Adopting today’s IaaS solutions is not dramatically inhibited by cross-service provider interface compatibility, but by incompatibility with policies and service provisioning sequencing that live below, or are orthogonal with, the interface.”

Where we might see OpenStack and Amazon converge in harmony is on a single set of provisioning, metering and management interfaces i.e. rather than some more granular code-level API gateways. This could work well as we have already seen cloud providers further ‘up the stack’ who have built abstraction layers to try and deliver what they like to call “baseline interoperability” to users.

These mollifying suggestions will not stop Eucalyptus CEO Mårten Mickos saying (as he did) that OpenStack “will probably never take API compatibility seriously” as it forges ahead its own.

Mickos is quoted on Jaxenter as saying that this stubbornness will, ultimately, come back to haunt the OpenStackers. “For workloads to be able to move between clouds, APIs must be compatible,” he says.

“For hybrid clouds to happen, APIs must be compatible. OpenStack is now heading for hybrid cloud only within the narrow set of OpenStack clouds and a number of them are not even internally and mutually compatible.”

Echoing this tune is Randy Bias, acting CEO and co-founder of Cloudscaling. Bias says that he has made no secret of his belief that the lack of a differentiated set of APIs will harm OpenStack. Perhaps it already has?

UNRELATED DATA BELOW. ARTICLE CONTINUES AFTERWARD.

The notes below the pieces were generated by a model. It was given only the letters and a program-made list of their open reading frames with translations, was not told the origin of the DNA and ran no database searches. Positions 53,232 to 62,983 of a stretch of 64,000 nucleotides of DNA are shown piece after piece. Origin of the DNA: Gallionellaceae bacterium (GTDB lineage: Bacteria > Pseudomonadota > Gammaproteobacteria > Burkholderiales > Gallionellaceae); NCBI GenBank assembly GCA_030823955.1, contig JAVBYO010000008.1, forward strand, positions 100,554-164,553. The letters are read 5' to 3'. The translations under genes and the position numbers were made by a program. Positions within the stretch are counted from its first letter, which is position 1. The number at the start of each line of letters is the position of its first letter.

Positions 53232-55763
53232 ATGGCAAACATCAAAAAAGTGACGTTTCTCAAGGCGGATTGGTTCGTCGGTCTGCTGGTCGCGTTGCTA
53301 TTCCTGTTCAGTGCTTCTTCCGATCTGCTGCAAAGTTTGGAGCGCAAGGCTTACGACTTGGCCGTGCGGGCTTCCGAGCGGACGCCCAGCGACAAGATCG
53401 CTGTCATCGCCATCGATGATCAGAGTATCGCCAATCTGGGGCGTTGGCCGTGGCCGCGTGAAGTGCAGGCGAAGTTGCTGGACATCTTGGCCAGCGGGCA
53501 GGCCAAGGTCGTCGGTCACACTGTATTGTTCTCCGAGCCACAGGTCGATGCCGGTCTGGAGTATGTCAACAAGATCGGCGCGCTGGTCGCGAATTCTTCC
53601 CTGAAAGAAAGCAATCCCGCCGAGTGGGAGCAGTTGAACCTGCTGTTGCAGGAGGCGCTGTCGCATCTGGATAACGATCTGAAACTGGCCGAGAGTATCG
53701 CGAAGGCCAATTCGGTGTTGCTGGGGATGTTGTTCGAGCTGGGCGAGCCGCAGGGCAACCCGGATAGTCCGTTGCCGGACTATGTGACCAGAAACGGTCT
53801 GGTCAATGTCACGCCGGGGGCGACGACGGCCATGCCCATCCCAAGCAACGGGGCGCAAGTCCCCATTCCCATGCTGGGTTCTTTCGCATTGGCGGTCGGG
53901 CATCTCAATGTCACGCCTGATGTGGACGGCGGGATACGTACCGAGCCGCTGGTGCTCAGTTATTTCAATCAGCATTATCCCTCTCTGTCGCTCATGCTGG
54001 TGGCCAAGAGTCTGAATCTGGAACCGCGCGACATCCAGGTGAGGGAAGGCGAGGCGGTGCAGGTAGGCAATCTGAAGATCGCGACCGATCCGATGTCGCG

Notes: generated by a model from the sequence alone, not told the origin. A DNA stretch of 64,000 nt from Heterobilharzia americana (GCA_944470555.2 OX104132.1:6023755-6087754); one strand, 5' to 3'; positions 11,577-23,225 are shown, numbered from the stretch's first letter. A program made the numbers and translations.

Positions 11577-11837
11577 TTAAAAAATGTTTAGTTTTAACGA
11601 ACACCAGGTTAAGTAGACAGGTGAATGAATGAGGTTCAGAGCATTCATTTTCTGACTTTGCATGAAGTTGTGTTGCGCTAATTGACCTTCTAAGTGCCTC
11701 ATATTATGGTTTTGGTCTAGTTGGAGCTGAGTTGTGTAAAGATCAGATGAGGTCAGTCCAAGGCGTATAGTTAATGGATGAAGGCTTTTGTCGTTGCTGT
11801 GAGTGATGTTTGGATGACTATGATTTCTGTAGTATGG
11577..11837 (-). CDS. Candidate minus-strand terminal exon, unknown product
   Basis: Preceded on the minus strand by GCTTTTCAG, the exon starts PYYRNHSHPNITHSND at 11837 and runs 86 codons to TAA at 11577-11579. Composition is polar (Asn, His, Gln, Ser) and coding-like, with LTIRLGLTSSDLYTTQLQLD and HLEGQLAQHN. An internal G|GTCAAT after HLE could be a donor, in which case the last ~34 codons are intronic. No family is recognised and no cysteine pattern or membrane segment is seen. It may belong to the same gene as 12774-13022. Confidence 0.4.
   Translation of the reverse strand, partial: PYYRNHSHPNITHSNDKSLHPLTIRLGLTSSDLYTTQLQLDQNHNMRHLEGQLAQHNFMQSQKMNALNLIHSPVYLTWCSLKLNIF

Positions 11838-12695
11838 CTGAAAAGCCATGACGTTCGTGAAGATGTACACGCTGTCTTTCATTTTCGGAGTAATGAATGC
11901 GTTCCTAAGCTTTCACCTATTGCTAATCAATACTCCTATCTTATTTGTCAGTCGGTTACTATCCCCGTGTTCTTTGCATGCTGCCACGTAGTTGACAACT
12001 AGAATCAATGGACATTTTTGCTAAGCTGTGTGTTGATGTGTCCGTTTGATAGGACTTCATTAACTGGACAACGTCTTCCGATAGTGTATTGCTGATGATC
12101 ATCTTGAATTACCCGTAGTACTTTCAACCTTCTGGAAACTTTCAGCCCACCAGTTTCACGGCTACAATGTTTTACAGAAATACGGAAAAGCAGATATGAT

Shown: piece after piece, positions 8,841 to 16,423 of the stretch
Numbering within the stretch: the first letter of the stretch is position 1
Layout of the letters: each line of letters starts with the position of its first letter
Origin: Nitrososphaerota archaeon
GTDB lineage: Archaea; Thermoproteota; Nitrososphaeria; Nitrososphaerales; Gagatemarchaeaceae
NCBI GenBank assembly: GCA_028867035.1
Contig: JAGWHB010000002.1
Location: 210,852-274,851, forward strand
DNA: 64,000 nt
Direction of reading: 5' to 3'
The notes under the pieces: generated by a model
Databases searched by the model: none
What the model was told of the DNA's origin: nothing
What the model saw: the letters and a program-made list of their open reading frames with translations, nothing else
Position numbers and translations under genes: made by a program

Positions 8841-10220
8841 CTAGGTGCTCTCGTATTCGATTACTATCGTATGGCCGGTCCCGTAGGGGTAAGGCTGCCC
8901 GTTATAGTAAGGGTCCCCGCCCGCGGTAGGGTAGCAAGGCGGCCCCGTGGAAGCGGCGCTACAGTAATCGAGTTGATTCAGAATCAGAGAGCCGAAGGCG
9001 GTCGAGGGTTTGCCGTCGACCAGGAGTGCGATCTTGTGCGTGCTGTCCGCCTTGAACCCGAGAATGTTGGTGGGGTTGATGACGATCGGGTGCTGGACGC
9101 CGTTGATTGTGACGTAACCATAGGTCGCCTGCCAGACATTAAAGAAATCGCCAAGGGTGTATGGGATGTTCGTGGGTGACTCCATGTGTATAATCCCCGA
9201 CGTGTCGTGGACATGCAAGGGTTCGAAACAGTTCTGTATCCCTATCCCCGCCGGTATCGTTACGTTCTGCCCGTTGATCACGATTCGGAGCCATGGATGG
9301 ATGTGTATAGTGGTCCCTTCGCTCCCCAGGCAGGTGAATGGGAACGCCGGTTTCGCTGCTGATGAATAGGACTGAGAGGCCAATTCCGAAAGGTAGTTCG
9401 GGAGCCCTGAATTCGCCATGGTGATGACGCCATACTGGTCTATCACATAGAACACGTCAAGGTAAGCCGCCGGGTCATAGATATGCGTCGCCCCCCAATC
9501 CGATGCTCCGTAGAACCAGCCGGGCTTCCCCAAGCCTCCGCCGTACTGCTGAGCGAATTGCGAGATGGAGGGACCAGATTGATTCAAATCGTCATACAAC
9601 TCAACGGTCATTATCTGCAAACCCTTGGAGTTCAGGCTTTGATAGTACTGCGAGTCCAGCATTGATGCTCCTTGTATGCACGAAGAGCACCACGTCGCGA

In what he calls an open letter to the OpenStack community Bias wrote: “Embracing Amazon serves the interests of all community members by positioning OpenStack as the best choice for enterprises and SaaS providers that want an ecosystem approach to public cloud, one in which their applications can move to the infrastructure best suited to the job at that time.”

On the one hand we have Cloudscaling’s Bias saying that the time has come for the OpenStack community to choose a public cloud compatibility strategy that will position the project for dominance in the private and hybrid cloud markets. On the other hand, we have Rackspace’s Robert Scoble with his retort where he says that not a single startup has told him that they won't go with OpenStack because of API compatibility issues.

Do we have a definitive answer, concluding argument or clear way forward here then? I’m afraid not. We do, at least, have a reasonable balance on both sides of the equation. One almost wishes there had been a more open software architecture discussion at the start, but that would have necessitated total cross-industry buy in.

And that’s a compatibility Nirvana beyond anybody’s realistic reach.